2004N-0181 - Critical Path Initiative; Establishment of Docket
FDA Comment Number : EC13
Submitter : Dr. Robert Beall Date & Time: 08/02/2004 06:08:41
Organization : Cystic Fibrosis Foundation
Consumer Group
Category :
Issue Areas/Comments
CF Foundation Submission - Part 2 of 3, also see Part 1 and attachment

Clinical Trial Design
The CF Foundation believes the product development process must be revitalized with ingenuity and innovation if we are to cure this disease. To facilitate this, in 1998 we established a network for clinical trials, called the Therapeutics Development Network (TDN), specifically to work with industry to pursue new treatments for CF. The network, which links key CF clinical research centers with a centralized coordinating center, is a critical enticement for industry to focus on CF, as its leaders provide expert advice on trial design and its very structure facilitates patient recruitment. Expanded twice, the network now includes 18 centers across the country. The network also features centralized data management and analysis and a coordinated system of data safety monitoring with disease-specific expertise for protection of patients. Since the launch of the TDN, nearly thirty clinical trials have been completed or are underway. Any of these products in clinical trials could have a major impact on the disease or provide an ultimate cure.

The CF Foundation, with its active research community and Therapeutics Development Network Coordinating Center, champions efficient clinical trial design, and identification of appropriate endpoints for effective trials in CF. Determining proper endpoints is a critical decision in product development. The FDA must make a concerted effort to meet with development teams to identify and accept more appropriate clinical endpoints. These endpoints can make all the difference in product development.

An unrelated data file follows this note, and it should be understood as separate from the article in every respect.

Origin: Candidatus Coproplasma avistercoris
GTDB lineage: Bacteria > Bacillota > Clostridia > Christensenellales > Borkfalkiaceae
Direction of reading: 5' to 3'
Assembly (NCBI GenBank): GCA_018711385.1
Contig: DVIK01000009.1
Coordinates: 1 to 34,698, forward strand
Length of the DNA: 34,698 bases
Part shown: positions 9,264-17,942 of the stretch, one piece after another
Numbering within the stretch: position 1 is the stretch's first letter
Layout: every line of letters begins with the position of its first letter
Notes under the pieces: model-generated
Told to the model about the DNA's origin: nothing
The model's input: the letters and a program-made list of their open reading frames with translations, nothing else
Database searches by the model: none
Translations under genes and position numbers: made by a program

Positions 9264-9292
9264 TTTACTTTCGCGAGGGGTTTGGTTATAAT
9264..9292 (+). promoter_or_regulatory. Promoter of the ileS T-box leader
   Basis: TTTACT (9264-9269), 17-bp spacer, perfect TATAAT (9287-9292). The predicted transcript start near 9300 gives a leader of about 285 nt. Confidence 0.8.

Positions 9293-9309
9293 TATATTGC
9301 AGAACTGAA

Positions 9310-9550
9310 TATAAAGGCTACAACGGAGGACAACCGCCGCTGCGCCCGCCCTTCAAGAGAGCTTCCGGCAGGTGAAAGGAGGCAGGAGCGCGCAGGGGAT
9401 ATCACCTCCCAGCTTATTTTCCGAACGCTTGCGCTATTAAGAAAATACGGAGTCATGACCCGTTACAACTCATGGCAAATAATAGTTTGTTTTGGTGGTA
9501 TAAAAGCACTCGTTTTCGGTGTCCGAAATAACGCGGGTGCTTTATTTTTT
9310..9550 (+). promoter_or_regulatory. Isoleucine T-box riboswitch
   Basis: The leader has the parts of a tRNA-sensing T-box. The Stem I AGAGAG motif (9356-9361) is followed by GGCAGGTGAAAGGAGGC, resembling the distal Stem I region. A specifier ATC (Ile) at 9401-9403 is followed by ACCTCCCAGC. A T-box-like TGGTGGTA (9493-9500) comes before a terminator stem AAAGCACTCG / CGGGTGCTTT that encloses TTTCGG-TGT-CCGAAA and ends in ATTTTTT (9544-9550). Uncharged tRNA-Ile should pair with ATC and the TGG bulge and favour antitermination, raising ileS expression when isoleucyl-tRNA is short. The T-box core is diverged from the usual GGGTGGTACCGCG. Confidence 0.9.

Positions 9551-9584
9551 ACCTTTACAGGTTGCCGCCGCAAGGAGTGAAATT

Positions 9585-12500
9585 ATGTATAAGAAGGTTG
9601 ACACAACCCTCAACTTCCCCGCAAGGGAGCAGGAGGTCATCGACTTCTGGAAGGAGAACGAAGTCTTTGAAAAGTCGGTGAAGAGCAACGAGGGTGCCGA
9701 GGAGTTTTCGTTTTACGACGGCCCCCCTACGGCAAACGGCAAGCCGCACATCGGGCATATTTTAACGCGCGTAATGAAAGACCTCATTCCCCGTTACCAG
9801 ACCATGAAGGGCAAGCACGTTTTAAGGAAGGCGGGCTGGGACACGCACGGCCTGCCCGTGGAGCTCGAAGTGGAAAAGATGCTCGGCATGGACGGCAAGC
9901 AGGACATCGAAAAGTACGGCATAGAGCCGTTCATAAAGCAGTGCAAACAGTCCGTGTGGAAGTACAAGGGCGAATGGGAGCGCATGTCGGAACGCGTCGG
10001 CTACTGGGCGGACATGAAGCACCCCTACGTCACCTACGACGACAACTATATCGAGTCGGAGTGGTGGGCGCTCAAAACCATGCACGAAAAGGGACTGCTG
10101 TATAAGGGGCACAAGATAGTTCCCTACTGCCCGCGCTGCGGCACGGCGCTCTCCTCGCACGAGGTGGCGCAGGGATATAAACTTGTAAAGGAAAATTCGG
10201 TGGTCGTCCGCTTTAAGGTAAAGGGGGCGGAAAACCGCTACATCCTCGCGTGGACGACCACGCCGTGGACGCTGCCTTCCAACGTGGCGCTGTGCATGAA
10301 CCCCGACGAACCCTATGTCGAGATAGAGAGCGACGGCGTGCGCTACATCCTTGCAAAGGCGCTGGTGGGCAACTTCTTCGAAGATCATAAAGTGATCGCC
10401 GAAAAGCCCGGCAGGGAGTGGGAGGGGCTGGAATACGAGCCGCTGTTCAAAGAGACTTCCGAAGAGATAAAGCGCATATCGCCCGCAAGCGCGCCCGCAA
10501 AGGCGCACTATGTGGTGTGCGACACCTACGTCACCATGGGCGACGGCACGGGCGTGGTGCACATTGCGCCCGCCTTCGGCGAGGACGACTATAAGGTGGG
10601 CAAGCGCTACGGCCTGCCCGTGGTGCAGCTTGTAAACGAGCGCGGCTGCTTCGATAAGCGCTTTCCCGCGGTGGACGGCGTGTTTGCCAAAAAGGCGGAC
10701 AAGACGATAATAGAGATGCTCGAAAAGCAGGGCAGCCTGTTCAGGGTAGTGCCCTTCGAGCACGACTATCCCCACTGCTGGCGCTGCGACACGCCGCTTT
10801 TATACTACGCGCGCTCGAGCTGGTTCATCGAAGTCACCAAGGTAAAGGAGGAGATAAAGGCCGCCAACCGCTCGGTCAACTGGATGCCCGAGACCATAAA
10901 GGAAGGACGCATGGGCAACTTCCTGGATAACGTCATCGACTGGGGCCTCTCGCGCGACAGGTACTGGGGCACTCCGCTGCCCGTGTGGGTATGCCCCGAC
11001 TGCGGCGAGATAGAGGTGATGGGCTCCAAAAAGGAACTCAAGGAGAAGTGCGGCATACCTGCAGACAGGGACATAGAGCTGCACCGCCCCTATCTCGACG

We encourage the FDA to meet with the CF Foundation to reach early agreement on trial design and develop consensus on appropriate biomarkers and surrogate endpoints that are most promising for CF, and to replicate this outreach with other nonprofit research organizations. The FDA's acceptance of such endpoints could reduce the risk of failure in late stage trials by bringing greater certainty to the process sooner, as well as minimizing the number of patients required for trial participation. The FDA must clearly identify its standards for accepting clinically relevant endpoints that have been recommended by leading researchers, clinicians, and disease advocates.

In the case of products that may affect the lung functioning of people with CF, FDA should accept results from imaging tests to measure progress toward a trial endpoint. New imaging techniques can help to identify potentially important changes in lung architecture, a leading indicator that the product will positively affect lung function. Imaging is particularly important for pediatric trials where typical measures of improved lung function using pulmonary function tests are not obtainable. If a trial must show improved organ function as the endpoint, drug development could be stymied.

For orphan diseases, the number of patients required for clinical trials make it imperative to perform some trials overseas. We encourage the FDA to accept more clinical trial data from outside the U.S., including Europe. Increasing international harmonization on safeguards, processes and data collection for clinical trials is critical for efficient, timely drug approval, particularly for orphan diseases.

End part 2, see part 3